KOLKATA: Twelve people have been arrested in eastern India for trafficking newborn babies, who were smuggled out of clinics in biscuit boxes, police said Thursday.
Police busted the illegal adoption racket after they found three newborns inside a cardboard box being taken from a clinic north of Kolkata on Monday night.
The clinic owner and seven others were arrested on Monday, and four others were detained Wednesday after raids on other clinics.
One of the stolen babies, a girl, has been reunited with her parents, while the mothers of the other two were still being identified, senior police officer Bharatlal Meena told AFP.
All the babies were between three and five days old, he said.
“We fear that at least 45 newborns were trafficked by the gang over the past two years,” Meena said, adding the clinics were paid 200,000 rupees ($2,900) for a boy and half that for a girl.
“Some of the women admitted to the nursing home (clinic) were told that they have given birth to stillborn babies,” he said.
“If a mother wanted to see her baby, the nursing home employees would tell her that that it would be a scary sight. Most of the time parents would return home without seeing their babies.”
The babies were stolen from at least four clinics in the area and were kept in boxes before being handed over to a charity.
The charity passed the babies to an agent who worked for prospective adoptive parents, Meena said.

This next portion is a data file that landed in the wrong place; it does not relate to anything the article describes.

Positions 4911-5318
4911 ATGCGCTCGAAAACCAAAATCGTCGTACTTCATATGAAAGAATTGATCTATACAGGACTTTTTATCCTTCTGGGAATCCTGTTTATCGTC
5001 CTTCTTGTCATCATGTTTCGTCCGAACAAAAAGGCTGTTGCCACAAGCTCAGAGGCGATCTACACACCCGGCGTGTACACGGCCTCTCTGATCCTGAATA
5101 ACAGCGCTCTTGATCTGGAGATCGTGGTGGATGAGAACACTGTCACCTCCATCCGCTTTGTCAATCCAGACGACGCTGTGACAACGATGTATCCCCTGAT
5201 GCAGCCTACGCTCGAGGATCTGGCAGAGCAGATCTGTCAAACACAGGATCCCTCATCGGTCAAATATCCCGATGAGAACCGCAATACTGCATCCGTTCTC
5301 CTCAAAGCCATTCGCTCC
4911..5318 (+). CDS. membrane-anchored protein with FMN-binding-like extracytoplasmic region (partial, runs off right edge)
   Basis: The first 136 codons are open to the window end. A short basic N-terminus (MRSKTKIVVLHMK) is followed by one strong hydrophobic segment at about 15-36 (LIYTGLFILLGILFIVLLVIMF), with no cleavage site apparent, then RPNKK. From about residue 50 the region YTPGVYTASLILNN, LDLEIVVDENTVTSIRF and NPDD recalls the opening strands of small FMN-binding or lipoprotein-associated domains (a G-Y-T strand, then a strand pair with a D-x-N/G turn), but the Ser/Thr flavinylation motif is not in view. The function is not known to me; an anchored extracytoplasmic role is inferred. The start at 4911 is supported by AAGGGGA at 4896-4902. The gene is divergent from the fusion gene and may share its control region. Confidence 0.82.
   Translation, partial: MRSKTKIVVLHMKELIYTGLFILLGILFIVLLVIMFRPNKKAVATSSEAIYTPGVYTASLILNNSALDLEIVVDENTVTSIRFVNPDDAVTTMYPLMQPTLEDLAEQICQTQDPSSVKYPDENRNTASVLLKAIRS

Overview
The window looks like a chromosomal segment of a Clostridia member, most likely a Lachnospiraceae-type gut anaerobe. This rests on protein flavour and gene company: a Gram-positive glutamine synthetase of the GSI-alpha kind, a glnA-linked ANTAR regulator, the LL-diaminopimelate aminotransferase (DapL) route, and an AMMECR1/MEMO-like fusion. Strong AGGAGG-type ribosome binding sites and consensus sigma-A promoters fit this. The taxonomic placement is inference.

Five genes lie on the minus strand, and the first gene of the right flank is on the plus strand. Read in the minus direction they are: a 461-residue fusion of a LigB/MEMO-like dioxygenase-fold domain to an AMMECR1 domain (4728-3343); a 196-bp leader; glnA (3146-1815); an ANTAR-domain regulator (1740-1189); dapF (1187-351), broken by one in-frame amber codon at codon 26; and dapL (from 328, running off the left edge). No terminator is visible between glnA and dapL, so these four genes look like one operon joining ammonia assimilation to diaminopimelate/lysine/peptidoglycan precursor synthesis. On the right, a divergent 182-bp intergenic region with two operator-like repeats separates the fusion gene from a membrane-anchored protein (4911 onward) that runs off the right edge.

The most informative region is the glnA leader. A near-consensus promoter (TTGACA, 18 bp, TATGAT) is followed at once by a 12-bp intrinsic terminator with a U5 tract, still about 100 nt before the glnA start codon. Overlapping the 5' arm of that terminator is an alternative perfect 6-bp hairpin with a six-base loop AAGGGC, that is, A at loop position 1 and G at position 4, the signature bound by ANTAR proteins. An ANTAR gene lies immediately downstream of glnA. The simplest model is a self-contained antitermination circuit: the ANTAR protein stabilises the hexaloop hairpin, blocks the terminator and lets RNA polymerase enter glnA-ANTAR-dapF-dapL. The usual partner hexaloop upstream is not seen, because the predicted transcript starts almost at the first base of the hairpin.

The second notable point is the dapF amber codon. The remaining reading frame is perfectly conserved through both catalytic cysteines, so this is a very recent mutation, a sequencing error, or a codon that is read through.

“Investigators have obtained evidence that babies born in this nursing home had been trafficked to several cities, including one in the US.”
Last year, police in New Delhi busted a charity that had allegedly sold two dozen babies and toddlers to couples for up to 550,000 rupees each.
Kidnapping and trafficking children in India has long been a major problem, with many sold to unscrupulous employers for use as cheap labour.
The racket in Delhi involved prospective adoptive mothers being admitted to private clinics where they were given a false record of having delivered a baby as well as a birth certificate for their “newborns”.
Experts say couples wanting to legally adopt in India are often frustrated by lengthy bureaucratic delays and complex rules, pushing them towards the thriving illegal adoption market.
Desperately poor parents also sometimes sell their children, while others are kidnapped by traffickers, experts say.
India has an estimated 30 million orphans. But only 4,362 children were legally adopted in 2014 and 3,677 in 2015, according to the government’s central adoption authority.